“We were somewhat limited on the number of viewable sources within a static multiviewer display through the old system. Now, we have increased flexibility to customize multiviewer templates to accommodate any workflow scenario the technicians may encounter throughout the semester. Any source within our nine classrooms is routable with dynamic labeling to identify that particular classroom source,” said Colvin.

close of up new display
The new workstations offer technicians the ability to use several different templates on the display. Photo by Katie Harris.

The technicians can now more effectively provide instructional technology support to assist faculty in building student success through the use of technology while also serving the broader campus community.

Colvin described a scenario when having the flexibility of being able to monitor more video sources at any pod in the CCR is important.

“If we’re connected to any far site, say UNC Asheville, and we’re monitoring video and content  being transmitted from our classroom to their classroom using our video conferencing technology, if for whatever reason we lose content, the technicians now have the ability to respond quicker because they now have a real-time visual of the source rather than relying on someone from UNCA to alert us that they can’t see the lecture material. The support response time on technical issues has greatly increased,” said Colvin.

In addition to the seven full-time classroom support technicians, VCS also staffs part-time on-site technicians who serve as “runners” to provide in-classroom customer service to faculty.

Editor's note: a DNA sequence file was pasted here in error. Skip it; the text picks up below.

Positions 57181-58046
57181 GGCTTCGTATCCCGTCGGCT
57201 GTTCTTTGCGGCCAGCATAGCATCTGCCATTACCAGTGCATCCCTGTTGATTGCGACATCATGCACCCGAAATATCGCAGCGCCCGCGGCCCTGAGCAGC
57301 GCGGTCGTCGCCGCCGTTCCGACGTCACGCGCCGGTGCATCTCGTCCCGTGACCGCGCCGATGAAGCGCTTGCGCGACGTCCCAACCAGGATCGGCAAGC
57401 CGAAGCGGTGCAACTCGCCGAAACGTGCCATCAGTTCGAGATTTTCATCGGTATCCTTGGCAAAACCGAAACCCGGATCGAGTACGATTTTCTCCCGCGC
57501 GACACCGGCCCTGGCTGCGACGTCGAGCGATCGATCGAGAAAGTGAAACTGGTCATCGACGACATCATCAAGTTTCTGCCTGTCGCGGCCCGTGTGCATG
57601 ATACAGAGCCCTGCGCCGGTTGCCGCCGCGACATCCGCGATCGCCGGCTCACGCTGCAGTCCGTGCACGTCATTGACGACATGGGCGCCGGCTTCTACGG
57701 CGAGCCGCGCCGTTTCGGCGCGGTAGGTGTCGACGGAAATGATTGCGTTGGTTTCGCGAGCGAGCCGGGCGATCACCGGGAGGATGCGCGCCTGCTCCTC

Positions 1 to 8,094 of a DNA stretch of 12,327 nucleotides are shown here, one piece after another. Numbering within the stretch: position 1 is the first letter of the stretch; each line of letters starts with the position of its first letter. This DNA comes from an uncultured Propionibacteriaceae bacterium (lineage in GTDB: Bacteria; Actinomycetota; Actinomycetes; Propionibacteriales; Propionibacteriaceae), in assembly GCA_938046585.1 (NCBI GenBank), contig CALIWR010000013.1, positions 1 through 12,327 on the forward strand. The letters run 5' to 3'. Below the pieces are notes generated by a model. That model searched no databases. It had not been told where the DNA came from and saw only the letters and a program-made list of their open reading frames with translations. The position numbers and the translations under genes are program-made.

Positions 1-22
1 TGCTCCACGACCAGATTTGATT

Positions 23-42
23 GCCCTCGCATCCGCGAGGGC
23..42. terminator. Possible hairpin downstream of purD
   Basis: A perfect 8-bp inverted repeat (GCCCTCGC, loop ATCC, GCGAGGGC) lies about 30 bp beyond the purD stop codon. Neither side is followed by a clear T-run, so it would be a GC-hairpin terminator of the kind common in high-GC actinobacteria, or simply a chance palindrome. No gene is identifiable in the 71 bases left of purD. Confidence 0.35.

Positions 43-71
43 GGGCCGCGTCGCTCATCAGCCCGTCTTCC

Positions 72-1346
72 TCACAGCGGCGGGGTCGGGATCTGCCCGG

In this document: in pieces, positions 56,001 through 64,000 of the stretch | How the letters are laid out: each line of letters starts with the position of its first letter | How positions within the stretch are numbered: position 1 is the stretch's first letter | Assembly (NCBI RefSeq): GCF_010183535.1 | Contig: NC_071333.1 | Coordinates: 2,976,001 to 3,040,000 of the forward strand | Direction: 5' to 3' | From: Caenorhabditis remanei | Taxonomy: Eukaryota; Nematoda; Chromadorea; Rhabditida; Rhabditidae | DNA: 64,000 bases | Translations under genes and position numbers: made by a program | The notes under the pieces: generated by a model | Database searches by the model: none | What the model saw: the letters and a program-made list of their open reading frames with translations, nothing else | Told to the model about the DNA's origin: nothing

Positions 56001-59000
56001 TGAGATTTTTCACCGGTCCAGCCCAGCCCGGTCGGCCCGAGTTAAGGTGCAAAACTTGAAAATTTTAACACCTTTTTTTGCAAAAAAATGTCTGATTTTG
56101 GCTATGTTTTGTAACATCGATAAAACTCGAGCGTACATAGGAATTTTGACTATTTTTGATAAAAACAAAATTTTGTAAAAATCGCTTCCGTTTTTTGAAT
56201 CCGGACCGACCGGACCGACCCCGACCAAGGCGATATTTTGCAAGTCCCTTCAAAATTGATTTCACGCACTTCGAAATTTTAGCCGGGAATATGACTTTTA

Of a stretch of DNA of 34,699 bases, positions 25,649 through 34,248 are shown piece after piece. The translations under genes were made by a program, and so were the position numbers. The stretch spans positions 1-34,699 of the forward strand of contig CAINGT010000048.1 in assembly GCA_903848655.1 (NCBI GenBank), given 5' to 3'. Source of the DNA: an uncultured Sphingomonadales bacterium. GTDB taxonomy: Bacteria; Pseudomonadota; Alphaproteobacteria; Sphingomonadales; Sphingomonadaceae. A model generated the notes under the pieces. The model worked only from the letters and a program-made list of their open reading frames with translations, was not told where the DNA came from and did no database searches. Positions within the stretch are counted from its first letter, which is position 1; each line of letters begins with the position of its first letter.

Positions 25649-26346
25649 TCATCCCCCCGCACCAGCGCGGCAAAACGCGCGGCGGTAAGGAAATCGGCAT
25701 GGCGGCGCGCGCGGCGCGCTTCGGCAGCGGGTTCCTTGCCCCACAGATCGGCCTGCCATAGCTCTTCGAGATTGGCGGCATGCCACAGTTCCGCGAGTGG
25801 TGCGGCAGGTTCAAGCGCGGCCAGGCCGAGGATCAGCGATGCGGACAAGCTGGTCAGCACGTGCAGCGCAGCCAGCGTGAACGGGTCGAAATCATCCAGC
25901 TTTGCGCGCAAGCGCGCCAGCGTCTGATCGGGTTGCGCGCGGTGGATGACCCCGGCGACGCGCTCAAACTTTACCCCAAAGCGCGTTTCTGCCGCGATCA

“We want faculty to focus on teaching while utilizing technology to enhance learning in our media-rich classroom environment. Our team thrives on customer service and the goal is to provide a student-centered, on-campus classroom experience to the distance students,” said Colvin. “Our technicians are certified professionals and utilized established quality control measures to make sure captured lectures meet VCS standards before they are released to students.” 

A Nod To CCR’s History

The idea for the CCR began a decade ago and went live in 2012. Pearson led the change to the centralized operation on Main Campus to manage the nine DELTA-supported classrooms as well as a mini studio and a conference room in Ricks Hall. VCS staff continued to provide a high level of customer service to faculty when technicians moved away from the classroom-based control rooms. 

Colvin said, “Tony saw there would be an increased preference and need for a more centralized service, which also allowed the university to capture more seats in the classroom with the removal of classroom-based control rooms.” 

The CCR established a way for one technician to support multiple classes instead of one at a time. The CCR currently has a total of seven active individual workstations with the ability to monitor any DELTA classroom at any given time. 

Related article:

Service that Scales: Recording Distance Education Courses — From a Distance (From 2014)